Most of my posts here have been about dealing with feeling down, feeling as though the world is against me and that there is no gap in the negative black wall around me. If you’ve read one post, you may glance at another, but I don’t imagine for one moment that it is a thrill-a-minute read.
Oddly, it is as though I am attached to these dark emotions. I am willing to follow either a long sad story of future bad things that may happen to me or replay an unhappy past event over and over. When trying to use meditation to overcome some of the difficulties I have recently faced, I have been attempting to follow Pema Chodron’s technique of noticing the out breath When I find myself distracted, I try to gently notice this, say to myself as kindly as possible “thinking” and, with precision, return to lightly concentrating on the out breath again.
Last week though, after a real struggle in one part of my life, there was an upturn. I was complimented and appreciation was shown for (what I think were the considerable) efforts I had put in to fit in with what was required. At last I felt more valued, more worthy and even successful. I drove home shouting and screaming my delight in the car.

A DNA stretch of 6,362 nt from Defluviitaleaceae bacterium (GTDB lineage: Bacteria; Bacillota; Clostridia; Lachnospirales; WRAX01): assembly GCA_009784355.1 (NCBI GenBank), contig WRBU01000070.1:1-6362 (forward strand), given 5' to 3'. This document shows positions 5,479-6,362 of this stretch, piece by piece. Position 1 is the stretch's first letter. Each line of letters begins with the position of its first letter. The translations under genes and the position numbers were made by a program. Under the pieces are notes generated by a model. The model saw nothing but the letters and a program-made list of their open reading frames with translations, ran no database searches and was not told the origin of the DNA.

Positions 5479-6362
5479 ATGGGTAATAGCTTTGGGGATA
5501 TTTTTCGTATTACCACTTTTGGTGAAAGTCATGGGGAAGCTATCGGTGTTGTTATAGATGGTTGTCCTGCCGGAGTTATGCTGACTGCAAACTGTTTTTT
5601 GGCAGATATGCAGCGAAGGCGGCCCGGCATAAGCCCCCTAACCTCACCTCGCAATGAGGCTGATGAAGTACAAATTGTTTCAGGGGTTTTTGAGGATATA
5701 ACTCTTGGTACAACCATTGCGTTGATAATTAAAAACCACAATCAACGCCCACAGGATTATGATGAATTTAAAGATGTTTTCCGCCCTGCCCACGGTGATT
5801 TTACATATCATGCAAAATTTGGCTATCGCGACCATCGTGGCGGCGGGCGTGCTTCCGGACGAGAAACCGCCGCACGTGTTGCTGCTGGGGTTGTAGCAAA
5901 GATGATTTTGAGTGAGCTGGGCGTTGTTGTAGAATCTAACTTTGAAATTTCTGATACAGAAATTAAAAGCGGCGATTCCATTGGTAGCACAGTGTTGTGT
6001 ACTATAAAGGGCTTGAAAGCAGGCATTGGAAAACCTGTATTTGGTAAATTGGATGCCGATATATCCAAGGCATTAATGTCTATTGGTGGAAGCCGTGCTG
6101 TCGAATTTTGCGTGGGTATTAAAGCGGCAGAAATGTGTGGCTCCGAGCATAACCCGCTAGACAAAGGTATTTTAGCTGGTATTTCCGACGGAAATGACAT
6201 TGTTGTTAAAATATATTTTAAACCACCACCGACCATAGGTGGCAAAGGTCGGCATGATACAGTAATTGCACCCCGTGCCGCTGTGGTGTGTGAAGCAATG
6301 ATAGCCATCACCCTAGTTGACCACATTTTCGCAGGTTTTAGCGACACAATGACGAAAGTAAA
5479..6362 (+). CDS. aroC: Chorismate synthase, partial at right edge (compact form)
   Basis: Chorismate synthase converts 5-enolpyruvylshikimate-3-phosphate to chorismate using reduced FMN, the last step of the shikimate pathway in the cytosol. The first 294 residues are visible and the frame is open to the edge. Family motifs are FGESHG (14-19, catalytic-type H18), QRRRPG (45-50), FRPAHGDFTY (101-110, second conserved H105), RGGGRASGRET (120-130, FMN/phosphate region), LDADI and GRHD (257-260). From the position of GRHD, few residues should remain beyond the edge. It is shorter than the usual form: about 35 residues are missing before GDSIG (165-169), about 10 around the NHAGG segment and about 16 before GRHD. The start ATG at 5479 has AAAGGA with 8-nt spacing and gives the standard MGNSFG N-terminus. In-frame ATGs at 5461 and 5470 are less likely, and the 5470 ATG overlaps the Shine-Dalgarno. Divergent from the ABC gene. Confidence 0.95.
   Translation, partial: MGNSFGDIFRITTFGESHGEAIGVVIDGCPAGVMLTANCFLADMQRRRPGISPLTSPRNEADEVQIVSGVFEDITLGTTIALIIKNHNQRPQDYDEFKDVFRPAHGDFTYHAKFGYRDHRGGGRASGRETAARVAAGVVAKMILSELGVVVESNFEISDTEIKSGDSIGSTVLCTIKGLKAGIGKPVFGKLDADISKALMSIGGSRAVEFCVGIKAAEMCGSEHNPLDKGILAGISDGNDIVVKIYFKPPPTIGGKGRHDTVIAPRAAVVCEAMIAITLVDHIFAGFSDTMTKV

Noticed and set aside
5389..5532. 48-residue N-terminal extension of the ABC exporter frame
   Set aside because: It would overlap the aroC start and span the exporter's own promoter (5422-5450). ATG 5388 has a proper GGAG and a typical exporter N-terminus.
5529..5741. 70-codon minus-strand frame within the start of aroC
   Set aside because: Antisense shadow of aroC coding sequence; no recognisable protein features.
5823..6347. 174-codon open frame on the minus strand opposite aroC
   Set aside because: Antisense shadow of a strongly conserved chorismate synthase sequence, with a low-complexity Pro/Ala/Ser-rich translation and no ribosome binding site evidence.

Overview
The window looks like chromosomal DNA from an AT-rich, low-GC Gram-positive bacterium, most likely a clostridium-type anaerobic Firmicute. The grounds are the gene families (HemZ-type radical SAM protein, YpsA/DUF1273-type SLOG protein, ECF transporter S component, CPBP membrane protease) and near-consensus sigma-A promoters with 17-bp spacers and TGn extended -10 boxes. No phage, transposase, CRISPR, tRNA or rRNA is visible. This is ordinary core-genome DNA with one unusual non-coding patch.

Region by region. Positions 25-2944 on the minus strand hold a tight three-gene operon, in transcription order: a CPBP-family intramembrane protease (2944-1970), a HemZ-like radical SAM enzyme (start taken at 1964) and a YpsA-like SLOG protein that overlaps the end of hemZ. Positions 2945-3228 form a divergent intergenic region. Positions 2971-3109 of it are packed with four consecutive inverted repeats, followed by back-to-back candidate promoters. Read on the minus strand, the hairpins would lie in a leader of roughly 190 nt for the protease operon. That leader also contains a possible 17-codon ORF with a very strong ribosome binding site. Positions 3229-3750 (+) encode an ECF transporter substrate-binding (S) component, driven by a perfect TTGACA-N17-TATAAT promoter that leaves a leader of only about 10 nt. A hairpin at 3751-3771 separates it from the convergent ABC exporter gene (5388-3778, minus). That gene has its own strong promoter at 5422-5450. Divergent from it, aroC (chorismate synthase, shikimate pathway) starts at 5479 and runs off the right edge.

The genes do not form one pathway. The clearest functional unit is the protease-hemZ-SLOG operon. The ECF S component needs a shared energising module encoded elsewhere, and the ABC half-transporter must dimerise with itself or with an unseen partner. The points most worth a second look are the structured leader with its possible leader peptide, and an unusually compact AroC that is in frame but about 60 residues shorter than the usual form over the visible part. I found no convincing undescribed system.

But if the way to cope with this dark mind is to gently let go, then also it must mean the way to manage the happier mind is exactly the same. I have kept telling myself those bad feelings are temporary, well it must also be that the more joyful ones too. Meditation is not for just the bad times. It is not just a replacement for those people not willing to take the happy pills. Its power lies in being able to transcend this mundane good and bad, happy and sad split that we all feel trapped by.
Which means just because I am happier at the moment than 2 weeks ago, I am not going to stop meditating!